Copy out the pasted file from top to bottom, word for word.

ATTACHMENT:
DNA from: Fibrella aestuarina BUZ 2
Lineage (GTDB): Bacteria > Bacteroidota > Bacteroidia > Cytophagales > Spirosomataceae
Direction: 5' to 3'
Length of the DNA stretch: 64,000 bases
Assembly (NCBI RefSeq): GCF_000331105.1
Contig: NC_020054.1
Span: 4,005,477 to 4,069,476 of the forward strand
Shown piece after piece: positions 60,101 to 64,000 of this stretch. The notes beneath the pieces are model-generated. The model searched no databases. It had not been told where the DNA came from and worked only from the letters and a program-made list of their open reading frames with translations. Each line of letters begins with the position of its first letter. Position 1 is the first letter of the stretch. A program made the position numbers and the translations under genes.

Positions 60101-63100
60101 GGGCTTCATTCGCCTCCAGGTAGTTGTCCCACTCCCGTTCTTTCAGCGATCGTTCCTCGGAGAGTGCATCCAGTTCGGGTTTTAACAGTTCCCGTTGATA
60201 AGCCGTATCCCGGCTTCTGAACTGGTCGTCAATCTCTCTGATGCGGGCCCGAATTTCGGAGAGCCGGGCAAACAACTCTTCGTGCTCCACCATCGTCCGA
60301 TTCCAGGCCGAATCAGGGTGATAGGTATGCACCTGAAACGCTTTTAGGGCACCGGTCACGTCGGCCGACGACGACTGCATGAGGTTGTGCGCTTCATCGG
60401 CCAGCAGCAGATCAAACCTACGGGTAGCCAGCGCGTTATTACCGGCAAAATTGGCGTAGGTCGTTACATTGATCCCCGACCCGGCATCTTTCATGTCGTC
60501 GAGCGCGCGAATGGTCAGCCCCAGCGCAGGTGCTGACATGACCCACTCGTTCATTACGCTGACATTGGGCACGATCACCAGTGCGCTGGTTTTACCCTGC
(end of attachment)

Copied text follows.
DNA from: Fibrella aestuarina BUZ 2
Lineage (GTDB): Bacteria > Bacteroidota > Bacteroidia > Cytophagales > Spirosomataceae
Direction: 5' to 3'
Length of the DNA stretch: 64,000 bases
Assembly (NCBI RefSeq): GCF_000331105.1
Contig: NC_020054.1
Span: 4,005,477 to 4,069,476 of the forward strand
Shown piece after piece: positions 60,101 to 64,000 of this stretch. The notes beneath the pieces are model-generated. The model searched no databases. It had not been told where the DNA came from and worked only from the letters and a program-made list of their open reading frames with translations. Each line of letters begins with the position of its first letter. Position 1 is the first letter of the stretch. A program made the position numbers and the translations under genes.

Positions 60101-63100
60101 GGGCTTCATTCGCCTCCAGGTAGTTGTCCCACTCCCGTTCTTTCAGCGATCGTTCCTCGGAGAGTGCATCCAGTTCGGGTTTTAACAGTTCCCGTTGATA
60201 AGCCGTATCCCGGCTTCTGAACTGGTCGTCAATCTCTCTGATGCGGGCCCGAATTTCGGAGAGCCGGGCAAACAACTCTTCGTGCTCCACCATCGTCCGA
60301 TTCCAGGCCGAATCAGGGTGATAGGTATGCACCTGAAACGCTTTTAGGGCACCGGTCACGTCGGCCGACGACGACTGCATGAGGTTGTGCGCTTCATCGG
60401 CCAGCAGCAGATCAAACCTACGGGTAGCCAGCGCGTTATTACCGGCAAAATTGGCGTAGGTCGTTACATTGATCCCCGACCCGGCATCTTTCATGTCGTC
60501 GAGCGCGCGAATGGTCAGCCCCAGCGCAGGTGCTGACATGACCCACTCGTTCATTACGCTGACATTGGGCACGATCACCAGTGCGCTGGTTTTACCCTGC